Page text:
Chiefs edge Durban scrap

RYAN VREDE reports on the Chiefs’ 18-12 victory over the Sharks at Kings Park.

The Sharks spoke this week about finding the synergy and cohesion that has been lacking for most of their campaign. It didn’t happen for them tonight for a plethora of reasons, most notably their inability to retain the ball through enough phases for them to build line-depleting pressure on their opponents.

When they weren’t knocking the ball on in contact or, at times, under no pressure whatsoever, or overcooking lineouts, their ill-discipline further undermined their cause. Unseasonable humidity complicated handling, and while both sides were guilty of fundamental errors in this regard, the Sharks could have aided their effort by holding the ball through their forwards more often than they were willing to do.

Indeed they bossed possession and territory and when they were direct they looked capable of unlocking the Chiefs’ stingy defence. Instead they often went wide without earning the right to do so first, and were met by organised, physical and intelligent defence.

The Chiefs absorbed early pressure well then struck against the run of play. A multi-phase move eroded the Sharks’ defensive line and they shifted the ball wide to Aaron Cruden who cut through amidst calls of obstruction from Sharks players. A review of that score suggested they may have had a solid argument for a penalty. Cruden converted and later kicked a penalty to give his side breathing room.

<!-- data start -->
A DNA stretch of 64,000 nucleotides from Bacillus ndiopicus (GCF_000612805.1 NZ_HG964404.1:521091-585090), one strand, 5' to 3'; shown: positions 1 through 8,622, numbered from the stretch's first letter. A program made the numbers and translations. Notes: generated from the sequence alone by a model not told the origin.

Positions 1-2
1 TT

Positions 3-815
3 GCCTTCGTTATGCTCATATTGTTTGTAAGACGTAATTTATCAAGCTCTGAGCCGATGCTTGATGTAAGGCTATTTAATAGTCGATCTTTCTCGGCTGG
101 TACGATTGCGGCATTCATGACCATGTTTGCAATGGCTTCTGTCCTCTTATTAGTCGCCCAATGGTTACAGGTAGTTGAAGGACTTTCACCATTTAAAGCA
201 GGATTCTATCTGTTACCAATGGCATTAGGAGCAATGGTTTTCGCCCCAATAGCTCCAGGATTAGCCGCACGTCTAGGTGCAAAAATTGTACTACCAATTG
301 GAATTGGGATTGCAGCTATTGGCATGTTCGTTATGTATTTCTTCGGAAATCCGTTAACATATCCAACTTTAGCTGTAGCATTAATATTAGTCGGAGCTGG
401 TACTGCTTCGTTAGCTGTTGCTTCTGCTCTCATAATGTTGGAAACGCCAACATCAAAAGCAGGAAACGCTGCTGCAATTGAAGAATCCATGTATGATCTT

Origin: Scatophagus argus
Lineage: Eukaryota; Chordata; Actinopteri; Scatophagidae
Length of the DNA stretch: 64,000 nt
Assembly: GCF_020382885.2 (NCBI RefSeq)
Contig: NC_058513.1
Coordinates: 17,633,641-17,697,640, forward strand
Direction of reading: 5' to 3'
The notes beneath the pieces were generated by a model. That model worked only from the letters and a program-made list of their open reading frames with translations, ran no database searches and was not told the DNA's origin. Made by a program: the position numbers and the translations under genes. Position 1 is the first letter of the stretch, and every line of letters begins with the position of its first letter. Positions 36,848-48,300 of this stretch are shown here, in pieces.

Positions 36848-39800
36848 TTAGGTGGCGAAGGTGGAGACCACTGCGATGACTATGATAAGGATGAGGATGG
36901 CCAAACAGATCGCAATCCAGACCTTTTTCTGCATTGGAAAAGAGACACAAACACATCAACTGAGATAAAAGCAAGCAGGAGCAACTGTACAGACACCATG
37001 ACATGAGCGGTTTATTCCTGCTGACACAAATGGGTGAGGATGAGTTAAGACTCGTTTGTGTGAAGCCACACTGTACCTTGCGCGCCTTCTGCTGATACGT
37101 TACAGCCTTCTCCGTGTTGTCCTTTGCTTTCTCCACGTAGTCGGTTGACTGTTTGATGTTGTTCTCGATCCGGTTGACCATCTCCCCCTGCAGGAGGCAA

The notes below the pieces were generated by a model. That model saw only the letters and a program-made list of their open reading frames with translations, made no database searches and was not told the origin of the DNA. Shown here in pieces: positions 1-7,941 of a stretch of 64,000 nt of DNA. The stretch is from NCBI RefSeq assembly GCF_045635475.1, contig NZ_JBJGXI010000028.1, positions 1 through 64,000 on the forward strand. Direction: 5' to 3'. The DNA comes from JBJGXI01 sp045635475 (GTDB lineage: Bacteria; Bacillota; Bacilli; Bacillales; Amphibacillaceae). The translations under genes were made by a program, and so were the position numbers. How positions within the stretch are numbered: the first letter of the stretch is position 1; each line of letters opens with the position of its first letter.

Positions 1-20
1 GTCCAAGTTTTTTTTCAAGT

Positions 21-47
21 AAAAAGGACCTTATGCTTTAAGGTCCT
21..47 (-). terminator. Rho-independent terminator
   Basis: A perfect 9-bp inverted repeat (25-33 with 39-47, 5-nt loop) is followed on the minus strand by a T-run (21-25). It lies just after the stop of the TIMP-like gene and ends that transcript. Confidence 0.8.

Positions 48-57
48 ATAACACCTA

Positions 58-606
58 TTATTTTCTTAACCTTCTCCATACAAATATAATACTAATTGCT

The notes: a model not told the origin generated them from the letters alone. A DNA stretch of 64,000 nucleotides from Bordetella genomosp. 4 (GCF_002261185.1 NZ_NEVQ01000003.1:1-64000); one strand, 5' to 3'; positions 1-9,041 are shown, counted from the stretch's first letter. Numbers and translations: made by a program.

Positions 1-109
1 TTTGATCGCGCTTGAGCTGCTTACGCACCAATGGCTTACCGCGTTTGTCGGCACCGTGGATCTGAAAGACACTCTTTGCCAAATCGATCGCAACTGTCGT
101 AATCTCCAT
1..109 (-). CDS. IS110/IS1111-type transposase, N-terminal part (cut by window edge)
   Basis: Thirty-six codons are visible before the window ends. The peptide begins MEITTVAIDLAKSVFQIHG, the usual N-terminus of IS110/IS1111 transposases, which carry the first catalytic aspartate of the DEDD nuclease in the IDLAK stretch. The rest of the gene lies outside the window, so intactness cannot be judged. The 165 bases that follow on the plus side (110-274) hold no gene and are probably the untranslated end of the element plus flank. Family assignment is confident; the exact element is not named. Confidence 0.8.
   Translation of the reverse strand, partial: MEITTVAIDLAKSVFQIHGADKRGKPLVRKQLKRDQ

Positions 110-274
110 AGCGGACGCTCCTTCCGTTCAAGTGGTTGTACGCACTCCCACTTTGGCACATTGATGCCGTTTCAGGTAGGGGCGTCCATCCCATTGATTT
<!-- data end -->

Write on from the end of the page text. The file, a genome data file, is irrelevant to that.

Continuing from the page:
Much of the Sharks’ focus had been on nullifying the efficient strike runners in the Chiefs’ pack as a means of diluting Sonny Bill Williams’ potency. But the midfielder rendered himself a relative non-factor with his worst performance in Super Rugby. His offloads failed to find their mark and his hands seemed to have been dipped in industrial strength lubricant before kick-off. However, even with the Chiefs’ most dangerous attacking weapon blunted, the Sharks couldn’t get the precision into their attacking game to capitalise.

Pat Lambie kicked three penalties either side of half-time to draw his side within a point. The Chiefs reverted to a more forward-orientated in the second half while the Sharks retained faith in their sterile method. Their fans would have hoped their replacements would have injected some penetration into their play, exploiting the Chiefs’ travel-weary legs and minds.

And they gradually grew in stature, Lambie kicking a penalty to set up a tense finish. You sensed the Sharks would end stronger but they never had the patience and tactical purpose to steal the victory. They became increasingly frantic as full-time neared and in so doing became easier to repel. Chiefs scrumhalf Augustine Pulu scored an audacious try after the siren sounded, faking to kick for touch then breaking through a gap and dancing down the touchline.

The Sharks needed to win this one to keep their charge for the conference title on track. Dropping home points has often been terminal to teams’ ambitions and you have to think that this one will come back to haunt them.